The yearly variations in the EDFs shown in Figure 1.4 may also be
important for system design. The performance specifications may require a
design that is compromised only once in a specified number of years. The
risk to be assigned to a particular design threshold must then be assessed.
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10000
Norman, Oklahoma
20.2 GHz Frequency
49.1 deg Elevation Angle
1994
Number of Fades
1000
1995
1996
100
1997
1998
10
1
10
100
1000
10000
Fade Duration (sec)
Figure 1.6 Empirical annual distribution functions for fade duration at 20.2 GHz for
Norman, OK.
Design to the median expected performance of a link would be successful
only for half the years the system is in operation.
1.3 Antenna considerations
Wireless systems use antennas to transmit and receive electromagnetic
waves. The antennas may be wire antennas, aperture antennas, arrays of
wire or aperture antennas, or reflector antennas with the energy fed to the
reflector by a combination of antennas. Often an antenna is covered or
enclosed by a radome to protect it from the weather. Depending on the
antenna and radome design, some antennas are more susceptible than others
to a loss of gain due to rainwater or wet snow on the antenna or radome,
or both. The ground terminal antenna used to collect the data presented in
Figure 1.2 to Figure 1.6 could suffer from a signal reduction of over 24 dB
due to wet snow on the reflector.4 Snow events were censored from the data
prior to compiling the statistics presented in the figures. Rainwater on the
antenna reflector and radome over the antenna feed could produce an additional 5 dB or more loss at high rain rates.5 The EDFs presented in these
figures were not corrected for the effects of rainwater on the antenna.
1.3.1
Transmission loss
The antennas at each end of a path direct the electromagnetic energy toward
each other. The equation for free space propagation between two antennas
is given by the Friis transmission equation:6
PR GT GR λ2
g , g
,
P =
2 T (θ φ ) R (θ ′ φ ′ )
T ( 4 πR)
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z
direction of propagation
φ
θ
y
x
pointing direction of antenna
Figure 1.7 Spherical coordinate system for antenna gain analysis.
where PT and PR are the transmitted, T, and received, R, powers, respectively;
GT and GR the transmitting and receiving antenna gains, respectively; λ the
wavelength of the electromagnetic wave, R the distance between the antennas, and gT(θ,φ) and gR(θ,φ) the relative directive gains at spherical angles
(θ, φ) measured from the pointing direction of each antenna (Figure 1.7) with
a convenient reference direction for φ. The transmission loss equation is often
expressed in decibels:
G G λ2
PR = PT T R 2 gT (θ, φ) g R (θ ′ , φ ′)
( 4 πR)
P G g G g λ2
PR = 10Log10 ( PR ) = 10Log10 T T T R2 R
(4πR)
PR = PT + G T + g T + GR + gR + 20Log10 (λ ) − 20Log10 ( R) − 22
(1.2)
L = PT − PR = −(G T + g T + GR + gR + 20Log10 (λ ) − 20Log10 ( R) − 22)
LB = −(20Log10 (λ ) − 20Log10 ( R) − 22)
where L is the transmission loss, LB the basic transmission loss; the powers,
P, are in decibels, the antenna gains, G, in decibels relative to an isotropic
antenna (dBi), and the range (or distance) and wavelength are in the same
units of length. The basic transmission loss is just the free space loss, that is,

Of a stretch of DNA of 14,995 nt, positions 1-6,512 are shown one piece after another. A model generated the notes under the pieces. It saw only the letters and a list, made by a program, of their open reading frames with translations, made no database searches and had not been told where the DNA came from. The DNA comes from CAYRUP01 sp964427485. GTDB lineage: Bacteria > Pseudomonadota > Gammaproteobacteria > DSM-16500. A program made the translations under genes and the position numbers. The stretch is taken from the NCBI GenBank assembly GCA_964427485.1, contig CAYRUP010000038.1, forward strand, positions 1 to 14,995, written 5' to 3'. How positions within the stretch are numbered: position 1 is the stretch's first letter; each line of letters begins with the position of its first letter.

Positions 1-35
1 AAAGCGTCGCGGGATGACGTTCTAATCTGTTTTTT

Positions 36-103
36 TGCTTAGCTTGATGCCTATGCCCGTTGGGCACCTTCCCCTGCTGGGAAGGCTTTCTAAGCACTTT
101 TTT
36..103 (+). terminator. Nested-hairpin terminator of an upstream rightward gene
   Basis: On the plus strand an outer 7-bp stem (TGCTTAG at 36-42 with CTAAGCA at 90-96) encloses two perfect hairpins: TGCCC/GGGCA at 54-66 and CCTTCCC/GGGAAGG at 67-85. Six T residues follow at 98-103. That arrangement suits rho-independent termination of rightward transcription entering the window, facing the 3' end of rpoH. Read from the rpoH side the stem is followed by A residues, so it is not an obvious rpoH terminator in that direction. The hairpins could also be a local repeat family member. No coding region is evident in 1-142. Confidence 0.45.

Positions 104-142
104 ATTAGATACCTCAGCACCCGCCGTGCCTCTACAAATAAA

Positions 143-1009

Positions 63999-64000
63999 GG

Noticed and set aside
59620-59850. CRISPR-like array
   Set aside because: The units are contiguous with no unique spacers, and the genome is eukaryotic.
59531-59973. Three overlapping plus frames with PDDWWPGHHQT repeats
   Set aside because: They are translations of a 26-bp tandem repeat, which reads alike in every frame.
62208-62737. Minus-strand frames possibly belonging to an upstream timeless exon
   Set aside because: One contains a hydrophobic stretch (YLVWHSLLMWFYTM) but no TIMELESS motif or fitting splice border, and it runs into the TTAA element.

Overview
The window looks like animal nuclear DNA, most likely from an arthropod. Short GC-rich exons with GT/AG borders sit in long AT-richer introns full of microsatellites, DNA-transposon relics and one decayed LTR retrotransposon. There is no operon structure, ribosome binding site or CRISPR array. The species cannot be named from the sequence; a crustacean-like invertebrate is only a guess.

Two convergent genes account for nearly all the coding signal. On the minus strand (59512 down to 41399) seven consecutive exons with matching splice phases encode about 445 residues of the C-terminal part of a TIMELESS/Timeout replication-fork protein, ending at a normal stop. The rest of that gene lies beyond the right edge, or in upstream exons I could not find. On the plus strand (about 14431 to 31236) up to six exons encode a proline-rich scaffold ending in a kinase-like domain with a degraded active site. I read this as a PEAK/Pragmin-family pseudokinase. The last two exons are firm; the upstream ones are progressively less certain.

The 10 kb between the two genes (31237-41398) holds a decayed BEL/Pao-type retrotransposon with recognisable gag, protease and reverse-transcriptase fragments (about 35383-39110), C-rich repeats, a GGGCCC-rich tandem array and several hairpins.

the loss between two isotropic antennas. If the unit of power is a watt, the
power is in decibel watt (dBW). In many applications, it is convenient to
mix some of the units. For antennas pointed toward each other to maximize
their gains, gT(θ,φ) = 1 and gR(θ,φ) = 1; for λ = c/f with frequency, f, in gigaHertz
and c ≈ 3 × 108 m/s the speed of light. For range in kilometers and for
received power expressed in milliwatts and transmitter power in watts, the
transmission equation becomes:
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PR = PT + G T + GR − 20Log10 ( f ) − 20Log10 ( R) − 62.4 dBm
(1.3)
The directive gain of an antenna, D, is:
eD(θ, φ) = Gg(θ, φ)
(1.4)
where e is the antenna efficiency. The directive gain of an antenna describes
the ability of the antenna to concentrate the energy radiated by the antenna
in a specified direction. It is the ratio of the energy propagating in the
specified direction to the energy that would have been transmitted in that
direction by an isotropic antenna.7 For an isotropic antenna, the energy
transmitted per unit solid angle is PT/4π. The radiated power flux density
(the magnitude of the time average Poynting vector, the radiated power per
unit area per unit solid angle) at a distance R from an isotropic antenna is
S = PT / 4πR2. The power collected by a receiving antenna is the power flux
density times the effective area of the receiving antenna normal to the direction of propagation, Ae. The gain of a receiving antenna is related to Ae by
GR = 4π/λ2 Ae . The free space loss between the two antennas is then given
by λ2/(4πR)2 . The gain of an antenna differs from the directive gain for that
antenna by accounting for losses in the antenna.
The transmission equation considers only the geometric spreading of
the electromagnetic energy in the propagating wave, the far-field directive
gain of each antenna, and the antenna efficiency. It is for the idealized
situation, with no adjustment for the possible polarization mismatch,
weather-induced radome or reflector loss, or attenuation along the path
through the atmosphere. It is also for use when only one propagation path
exists between the antennas. A more complete representation of the transmission loss identifies the factors that can be affected by the atmosphere
(Figure 1.8).
− 0.1 A T + A R + ∫ αdr
PR GT GR λ2
0
,
,
⋅
=
g
θ
φ
g
θ
φ
m
10
′
′
(
)
(
)
R
P
2 T
T ( 4 πR)
R
(1.5)
where AR and AT are the losses (dB) due to environmental effects on the